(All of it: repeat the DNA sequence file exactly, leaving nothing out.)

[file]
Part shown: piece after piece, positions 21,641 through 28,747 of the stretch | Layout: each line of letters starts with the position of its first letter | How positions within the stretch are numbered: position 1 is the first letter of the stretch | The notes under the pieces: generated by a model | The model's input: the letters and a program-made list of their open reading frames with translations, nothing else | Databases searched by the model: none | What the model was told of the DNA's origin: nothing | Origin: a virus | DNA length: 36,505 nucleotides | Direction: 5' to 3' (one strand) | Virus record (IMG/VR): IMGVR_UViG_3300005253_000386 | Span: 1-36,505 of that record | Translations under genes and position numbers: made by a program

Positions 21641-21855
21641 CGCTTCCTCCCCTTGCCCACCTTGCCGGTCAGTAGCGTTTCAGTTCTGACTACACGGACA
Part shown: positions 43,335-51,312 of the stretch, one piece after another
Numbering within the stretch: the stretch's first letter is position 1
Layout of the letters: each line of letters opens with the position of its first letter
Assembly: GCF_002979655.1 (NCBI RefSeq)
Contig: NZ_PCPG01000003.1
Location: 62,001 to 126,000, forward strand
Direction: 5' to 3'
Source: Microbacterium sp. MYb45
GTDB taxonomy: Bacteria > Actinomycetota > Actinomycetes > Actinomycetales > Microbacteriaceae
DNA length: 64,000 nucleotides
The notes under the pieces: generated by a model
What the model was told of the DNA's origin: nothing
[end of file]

Part shown: piece after piece, positions 21,641 through 28,747 of the stretch | Layout: each line of letters starts with the position of its first letter | How positions within the stretch are numbered: position 1 is the first letter of the stretch | The notes under the pieces: generated by a model | The model's input: the letters and a program-made list of their open reading frames with translations, nothing else | Databases searched by the model: none | What the model was told of the DNA's origin: nothing | Origin: a virus | DNA length: 36,505 nucleotides | Direction: 5' to 3' (one strand) | Virus record (IMG/VR): IMGVR_UViG_3300005253_000386 | Span: 1-36,505 of that record | Translations under genes and position numbers: made by a program

Positions 21641-21855
21641 CGCTTCCTCCCCTTGCCCACCTTGCCGGTCAGTAGCGTTTCAGTTCTGACTACACGGACA
Part shown: positions 43,335-51,312 of the stretch, one piece after another
Numbering within the stretch: the stretch's first letter is position 1
Layout of the letters: each line of letters opens with the position of its first letter
Assembly: GCF_002979655.1 (NCBI RefSeq)
Contig: NZ_PCPG01000003.1
Location: 62,001 to 126,000, forward strand
Direction: 5' to 3'
Source: Microbacterium sp. MYb45
GTDB taxonomy: Bacteria > Actinomycetota > Actinomycetes > Actinomycetales > Microbacteriaceae
DNA length: 64,000 nucleotides
The notes under the pieces: generated by a model
What the model was told of the DNA's origin: nothing